As an inexperienced newcomer, the swift notation is more intuitive to me. When looking at the documentation, it seemed like the ranges were inclusive:

"This code, for example, does not actually generate the numbers 1-100, and just creates a value that represents the sequence:

let nums = 1…100;"

But this should actually mean the numbers 1 to 99?

To me, …< for exclusive and … for inclusive would be clear and would make sense. It’s easier to distinguish than “…” and “…”.


1…100 represents the numbers 1 to 100, not including the end point :smile:

The meaning of .. is unlikely to change – Rust 1.0 releases in 12 days!


I think having just [a,b) and [a,b] ranges makes most sense, since having start not be inclusive seems like a weird edge case.

Now as for concrete syntax I’m fine with either Swift’s ..</ ... or some kind of backwards compatible syntax (e.g. ... /..~, I don’t have much preference.


For discrete ranges, that’s fine. However, continuous ranges really need exclusive ends to be fully expressive.


How often do continuous ranges appear in practice?


Strings and floats are continuous so both the rand crate and BTreeMap needs continuous ranges. BTreeMap works around this by providing a range function that takes two Bounds (where bound is an enum: Included(idx), Excluded(idx), Unbounded) and the rand crate just ignores left-exclusive ranges.

While continuous ranges are common, you’re right that left-exclusive ranges are not very common (but I wouldn’t go so far as to call them a weird edge case). While I’d still like them to be supported in the standard library, I don’t think they need their own syntax.


Ok, I have a question relative to this discussion. Suppose I have a series of measurement real values, and I need to classify them. For values between 0 (included) to 10 (included) output “class 1”, for values between 10 (excluded) to 20 (included) output “class 2”, for values above 20 output “oversize”, for values below 0 emit an error. How do I program this in Rust using a match expression? Thanks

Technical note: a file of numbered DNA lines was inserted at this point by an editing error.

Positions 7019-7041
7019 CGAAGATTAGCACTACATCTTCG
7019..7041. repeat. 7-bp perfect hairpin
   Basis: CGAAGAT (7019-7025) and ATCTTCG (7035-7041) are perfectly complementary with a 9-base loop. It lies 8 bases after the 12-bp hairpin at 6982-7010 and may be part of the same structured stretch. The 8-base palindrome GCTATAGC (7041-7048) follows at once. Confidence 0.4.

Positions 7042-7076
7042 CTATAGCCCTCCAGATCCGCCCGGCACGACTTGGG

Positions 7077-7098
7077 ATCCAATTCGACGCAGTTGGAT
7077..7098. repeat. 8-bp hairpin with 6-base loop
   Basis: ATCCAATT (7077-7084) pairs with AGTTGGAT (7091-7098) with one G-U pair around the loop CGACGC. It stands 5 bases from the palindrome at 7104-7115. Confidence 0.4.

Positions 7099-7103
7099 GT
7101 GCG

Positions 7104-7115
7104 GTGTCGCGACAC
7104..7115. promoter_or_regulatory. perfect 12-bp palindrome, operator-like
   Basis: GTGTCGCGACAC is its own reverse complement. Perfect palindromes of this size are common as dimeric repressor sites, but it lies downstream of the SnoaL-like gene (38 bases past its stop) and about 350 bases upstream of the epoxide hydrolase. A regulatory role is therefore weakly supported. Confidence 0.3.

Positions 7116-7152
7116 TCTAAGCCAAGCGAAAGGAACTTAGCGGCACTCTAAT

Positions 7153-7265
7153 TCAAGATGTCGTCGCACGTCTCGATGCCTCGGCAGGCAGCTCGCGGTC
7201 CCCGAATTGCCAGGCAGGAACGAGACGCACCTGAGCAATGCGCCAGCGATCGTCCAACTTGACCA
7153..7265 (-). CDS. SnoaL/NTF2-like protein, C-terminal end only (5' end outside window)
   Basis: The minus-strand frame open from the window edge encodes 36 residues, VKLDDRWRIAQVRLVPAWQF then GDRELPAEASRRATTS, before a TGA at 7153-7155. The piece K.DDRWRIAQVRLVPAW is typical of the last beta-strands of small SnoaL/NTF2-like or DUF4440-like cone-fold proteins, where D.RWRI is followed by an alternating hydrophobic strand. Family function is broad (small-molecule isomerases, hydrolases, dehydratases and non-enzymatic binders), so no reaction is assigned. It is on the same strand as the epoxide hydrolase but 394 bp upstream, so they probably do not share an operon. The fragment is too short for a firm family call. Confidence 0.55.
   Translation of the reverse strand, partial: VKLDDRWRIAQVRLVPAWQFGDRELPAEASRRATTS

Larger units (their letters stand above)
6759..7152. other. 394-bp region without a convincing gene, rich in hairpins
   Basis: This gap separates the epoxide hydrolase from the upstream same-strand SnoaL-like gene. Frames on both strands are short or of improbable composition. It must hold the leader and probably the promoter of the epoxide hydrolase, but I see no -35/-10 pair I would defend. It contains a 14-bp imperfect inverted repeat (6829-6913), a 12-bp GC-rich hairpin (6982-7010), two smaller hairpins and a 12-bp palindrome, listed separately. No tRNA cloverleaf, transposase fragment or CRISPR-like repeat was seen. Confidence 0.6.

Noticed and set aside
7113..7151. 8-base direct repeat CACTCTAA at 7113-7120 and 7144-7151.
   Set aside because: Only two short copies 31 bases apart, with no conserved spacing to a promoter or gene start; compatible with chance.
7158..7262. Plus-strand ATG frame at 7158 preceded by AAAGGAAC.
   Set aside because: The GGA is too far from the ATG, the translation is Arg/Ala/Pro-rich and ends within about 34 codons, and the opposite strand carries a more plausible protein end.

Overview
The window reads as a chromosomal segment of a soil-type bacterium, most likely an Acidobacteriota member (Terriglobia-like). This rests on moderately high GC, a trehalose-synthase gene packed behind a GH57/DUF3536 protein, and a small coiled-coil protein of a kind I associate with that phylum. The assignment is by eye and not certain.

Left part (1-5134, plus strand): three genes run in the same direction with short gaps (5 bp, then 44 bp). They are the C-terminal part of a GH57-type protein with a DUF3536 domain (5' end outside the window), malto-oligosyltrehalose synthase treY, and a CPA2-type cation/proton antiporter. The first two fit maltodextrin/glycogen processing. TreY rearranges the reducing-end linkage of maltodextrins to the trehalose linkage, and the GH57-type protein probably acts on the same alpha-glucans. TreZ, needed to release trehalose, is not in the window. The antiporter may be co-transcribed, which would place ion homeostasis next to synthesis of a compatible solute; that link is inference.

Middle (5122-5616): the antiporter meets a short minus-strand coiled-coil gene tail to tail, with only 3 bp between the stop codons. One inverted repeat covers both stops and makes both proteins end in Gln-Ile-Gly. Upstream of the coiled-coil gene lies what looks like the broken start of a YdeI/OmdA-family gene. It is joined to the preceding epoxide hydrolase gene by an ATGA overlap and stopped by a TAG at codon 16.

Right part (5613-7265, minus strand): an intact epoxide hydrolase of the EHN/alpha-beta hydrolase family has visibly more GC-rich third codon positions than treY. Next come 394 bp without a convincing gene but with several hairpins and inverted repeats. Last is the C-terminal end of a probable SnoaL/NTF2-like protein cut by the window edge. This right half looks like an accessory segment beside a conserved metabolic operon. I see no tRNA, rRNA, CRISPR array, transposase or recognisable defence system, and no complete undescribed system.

Currently, you would write:

match run_experiment() {
    0.0...10.0 => Ok("class 1"), // 0, 10 inclusive
    10.0...20.0 => Ok("class 2"), // technically includes 10 but matching is in-order
    other if other > 0.0 => Ok("oversize"), // guard > 0
    _ => Err(some_error), // fallback


Wow… I guess you agree that is not very simple to read, IMO this would be much better:

match run_experiment() {
    20.0>.. => Ok("oversize"),
    10.0>.. => Ok("class 2"),
    0.0... => Ok("class 1"),
    _ => Err(some_error),


Personally, I’d be tempted to an if expression for something like that.

let v = run_experiment();
let result = if 0.0 <= v && v <= 10.0 {
    Ok("class 1")


In this case IMO it would be nice to write:

let v = run_experiment();
let result = if v in 0.0...10.0 {
    Ok("class 1")


Personally I’d rather write:

let v = run_experiment();
let result = if 0.0 <= v <= 10.0 {
    Ok("class 1")

But ternary operators are just another layer of complexity. I can live with the language as-is.